Axiom Verge, The Ghost of Metroid Past

Due to fact I have never had any communication with Thomas Happ, I cannot claim that there is any truth to this.  That being said, I like to imagine a young Happ being completely enamored with Super Metroid, and after completing the game he eagerly waits for the follow up.  Over the years he hopes with childlike anticipation during every major game announcement like Linus spending every Halloween in a pumpkin patch waiting for the Great Pumpkin.  Seasons change, years pass and the only constant is crushing disappointment.  Over time we see Metroid given the reboot treatment as a first-person shooter, with a couple titles in the vintage style only being released for handheld systems.  Linus’s baseless faith in the Great Pumpkin leads to continued disappointed.  Never once the thought even occurs to him that he could create his own Frankenstein style Great Pumpkin from existing pumpkins.  This is where Happ demonstrates he superiority over the passive and possibly delusional Peanuts character:  he realizes that he is only going to get a classic style Metroid game if he makes it himself and thus we have the acclaimed Axiom Verge.

While it is easy to make comparisons between the two, saying Axiom Verge is a fan made Metroid is not exactly accurate.  There are similarities between the two, even the drone upgrade serves a similar function to the morph ball in that it allows access through narrow passages to otherwise off limits areas.  Part of the success of Axiom Verge is that Happ was able to craft his own universe for this, complete with its own creatures, characters, weapons, and visual style.  Metroid’s game play is an obvious influence, but Axiom Verge is its own unique entity.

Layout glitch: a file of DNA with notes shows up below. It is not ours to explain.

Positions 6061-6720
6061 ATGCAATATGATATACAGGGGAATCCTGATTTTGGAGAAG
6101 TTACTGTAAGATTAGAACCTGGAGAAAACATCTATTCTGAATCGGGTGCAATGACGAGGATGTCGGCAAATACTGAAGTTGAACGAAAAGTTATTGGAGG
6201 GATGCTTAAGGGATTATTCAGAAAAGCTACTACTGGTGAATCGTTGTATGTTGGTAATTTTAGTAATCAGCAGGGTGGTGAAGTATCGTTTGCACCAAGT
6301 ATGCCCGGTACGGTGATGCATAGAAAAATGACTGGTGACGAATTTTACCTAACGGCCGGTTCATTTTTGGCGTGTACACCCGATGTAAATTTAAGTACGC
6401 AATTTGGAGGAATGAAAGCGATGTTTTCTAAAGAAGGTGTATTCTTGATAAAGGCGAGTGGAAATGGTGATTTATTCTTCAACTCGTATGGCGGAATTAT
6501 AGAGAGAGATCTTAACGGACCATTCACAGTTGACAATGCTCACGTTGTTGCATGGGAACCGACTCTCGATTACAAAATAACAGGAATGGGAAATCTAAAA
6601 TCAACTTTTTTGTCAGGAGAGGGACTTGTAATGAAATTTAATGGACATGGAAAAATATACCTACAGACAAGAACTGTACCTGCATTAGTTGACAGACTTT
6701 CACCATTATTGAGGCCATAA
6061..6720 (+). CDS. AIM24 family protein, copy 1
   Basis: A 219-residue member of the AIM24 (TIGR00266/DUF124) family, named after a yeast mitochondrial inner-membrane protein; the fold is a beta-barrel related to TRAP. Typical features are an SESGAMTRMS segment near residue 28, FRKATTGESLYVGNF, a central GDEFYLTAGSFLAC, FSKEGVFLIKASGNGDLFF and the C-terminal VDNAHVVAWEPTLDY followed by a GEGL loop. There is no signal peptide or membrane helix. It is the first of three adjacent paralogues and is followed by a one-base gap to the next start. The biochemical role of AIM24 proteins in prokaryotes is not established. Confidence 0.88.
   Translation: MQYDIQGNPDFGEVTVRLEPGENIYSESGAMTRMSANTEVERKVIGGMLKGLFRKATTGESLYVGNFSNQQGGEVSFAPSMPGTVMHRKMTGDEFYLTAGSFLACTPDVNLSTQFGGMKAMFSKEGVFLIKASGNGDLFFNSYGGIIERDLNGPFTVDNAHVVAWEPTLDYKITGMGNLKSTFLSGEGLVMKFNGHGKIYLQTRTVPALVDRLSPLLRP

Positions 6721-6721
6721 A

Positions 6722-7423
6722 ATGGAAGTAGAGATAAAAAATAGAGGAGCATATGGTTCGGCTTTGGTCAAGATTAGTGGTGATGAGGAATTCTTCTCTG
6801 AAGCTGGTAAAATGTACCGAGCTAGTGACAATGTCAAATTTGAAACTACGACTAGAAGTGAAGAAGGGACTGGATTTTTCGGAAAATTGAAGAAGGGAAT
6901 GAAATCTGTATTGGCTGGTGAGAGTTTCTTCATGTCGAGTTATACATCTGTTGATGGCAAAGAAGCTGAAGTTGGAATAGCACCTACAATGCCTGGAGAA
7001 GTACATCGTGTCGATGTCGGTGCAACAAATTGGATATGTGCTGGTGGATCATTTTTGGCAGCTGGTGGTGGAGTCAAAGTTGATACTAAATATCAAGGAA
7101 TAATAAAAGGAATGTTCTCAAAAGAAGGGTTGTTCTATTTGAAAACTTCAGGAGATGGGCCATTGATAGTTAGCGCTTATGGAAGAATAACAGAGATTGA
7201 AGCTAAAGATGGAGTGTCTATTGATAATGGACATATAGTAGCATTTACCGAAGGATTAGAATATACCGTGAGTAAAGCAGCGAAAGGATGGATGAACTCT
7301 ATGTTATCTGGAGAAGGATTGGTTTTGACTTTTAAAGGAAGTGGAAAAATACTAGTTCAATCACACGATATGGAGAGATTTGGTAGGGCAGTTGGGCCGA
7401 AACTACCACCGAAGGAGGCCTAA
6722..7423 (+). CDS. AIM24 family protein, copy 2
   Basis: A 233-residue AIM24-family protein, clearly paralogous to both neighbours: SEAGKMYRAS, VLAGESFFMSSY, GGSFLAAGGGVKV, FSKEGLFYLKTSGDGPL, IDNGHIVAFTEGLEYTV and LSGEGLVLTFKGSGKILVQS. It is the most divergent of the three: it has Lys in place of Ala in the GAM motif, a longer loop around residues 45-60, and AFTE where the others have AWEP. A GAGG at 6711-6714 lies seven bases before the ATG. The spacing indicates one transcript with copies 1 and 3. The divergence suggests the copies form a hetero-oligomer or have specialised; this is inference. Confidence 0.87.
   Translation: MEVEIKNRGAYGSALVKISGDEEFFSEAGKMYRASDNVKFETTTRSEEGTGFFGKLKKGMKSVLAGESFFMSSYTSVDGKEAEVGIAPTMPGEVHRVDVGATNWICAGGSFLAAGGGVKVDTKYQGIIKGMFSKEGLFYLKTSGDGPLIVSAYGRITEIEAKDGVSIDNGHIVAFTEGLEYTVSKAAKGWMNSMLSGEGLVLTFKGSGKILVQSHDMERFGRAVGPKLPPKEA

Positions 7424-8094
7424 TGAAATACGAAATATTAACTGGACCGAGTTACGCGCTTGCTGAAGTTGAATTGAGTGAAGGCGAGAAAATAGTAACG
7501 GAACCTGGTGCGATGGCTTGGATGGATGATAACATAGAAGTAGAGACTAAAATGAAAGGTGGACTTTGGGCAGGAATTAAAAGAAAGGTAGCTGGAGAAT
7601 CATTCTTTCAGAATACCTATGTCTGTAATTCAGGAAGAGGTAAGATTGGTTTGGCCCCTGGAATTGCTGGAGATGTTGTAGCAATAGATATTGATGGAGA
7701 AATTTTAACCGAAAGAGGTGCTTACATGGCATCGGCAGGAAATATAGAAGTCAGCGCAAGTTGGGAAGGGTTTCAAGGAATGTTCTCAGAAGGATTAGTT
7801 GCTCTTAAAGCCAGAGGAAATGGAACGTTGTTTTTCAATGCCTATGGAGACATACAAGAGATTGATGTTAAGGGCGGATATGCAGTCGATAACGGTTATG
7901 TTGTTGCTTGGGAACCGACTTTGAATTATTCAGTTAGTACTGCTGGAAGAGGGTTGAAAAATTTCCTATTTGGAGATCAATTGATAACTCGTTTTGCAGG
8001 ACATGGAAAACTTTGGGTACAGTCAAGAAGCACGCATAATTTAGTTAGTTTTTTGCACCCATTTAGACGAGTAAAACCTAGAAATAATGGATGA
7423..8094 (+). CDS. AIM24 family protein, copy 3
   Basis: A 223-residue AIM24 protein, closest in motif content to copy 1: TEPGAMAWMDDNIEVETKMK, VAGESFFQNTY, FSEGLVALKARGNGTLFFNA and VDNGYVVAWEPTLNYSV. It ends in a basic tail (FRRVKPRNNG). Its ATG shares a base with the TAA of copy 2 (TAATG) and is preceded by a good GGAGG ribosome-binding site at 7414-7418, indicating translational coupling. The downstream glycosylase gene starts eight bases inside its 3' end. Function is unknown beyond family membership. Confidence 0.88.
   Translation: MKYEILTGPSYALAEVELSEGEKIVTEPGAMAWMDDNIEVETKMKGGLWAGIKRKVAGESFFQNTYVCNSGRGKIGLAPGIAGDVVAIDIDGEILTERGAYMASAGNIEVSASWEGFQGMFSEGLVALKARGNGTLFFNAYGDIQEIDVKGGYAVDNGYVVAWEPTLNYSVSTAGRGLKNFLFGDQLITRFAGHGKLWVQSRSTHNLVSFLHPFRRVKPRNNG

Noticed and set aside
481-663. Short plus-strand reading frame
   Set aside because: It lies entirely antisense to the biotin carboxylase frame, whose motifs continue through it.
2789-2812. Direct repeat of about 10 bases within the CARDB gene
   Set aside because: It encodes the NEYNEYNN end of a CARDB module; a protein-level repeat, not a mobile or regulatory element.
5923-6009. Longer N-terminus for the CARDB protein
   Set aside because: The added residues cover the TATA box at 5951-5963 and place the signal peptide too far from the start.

Axiom Verge is part of a trend I would like to see continue in the gaming world.  2D action platformers are a rarity in today’s market, but prior to the second half of the 1990’s when Congress ratified a bill requiring all classic game franchises make a conversion to a 3D format, this was somewhat of the standard format for games.  And despite there being copious amounts of good 3D games today, this conversion was not always good.  There were some gems as a result of this, such as Super Mario 64 but for every successful conversion to the third dimension there were countless abominations like Castlevania 64.  Seeing what was done to my beloved Dracula killing franchise for the N64 was somewhat of a traumatic experience.


As the technology improved and developers became better at making 3D games not suck, 2D games quickly became an endangered species, rarely seen in the wild outside of the safe confines of sanctuary that was handheld Nintendo systems.  This was the natural course of events anyone should have expected.  With technology’s limits expanding and the greying of gamers, continuing to treat games as being simple toys only for kids would be foolishness on the industry’s part.  Games have became more cinematic and story driven than they ever were, and this is a great thing.  Games like The Last of Us, The Witcher 3, the Mass Effect trilogy, and so on are games no one could envision existing back in the days when Sega was trying to sell us on the fact that Genesis does what Nintendon’t.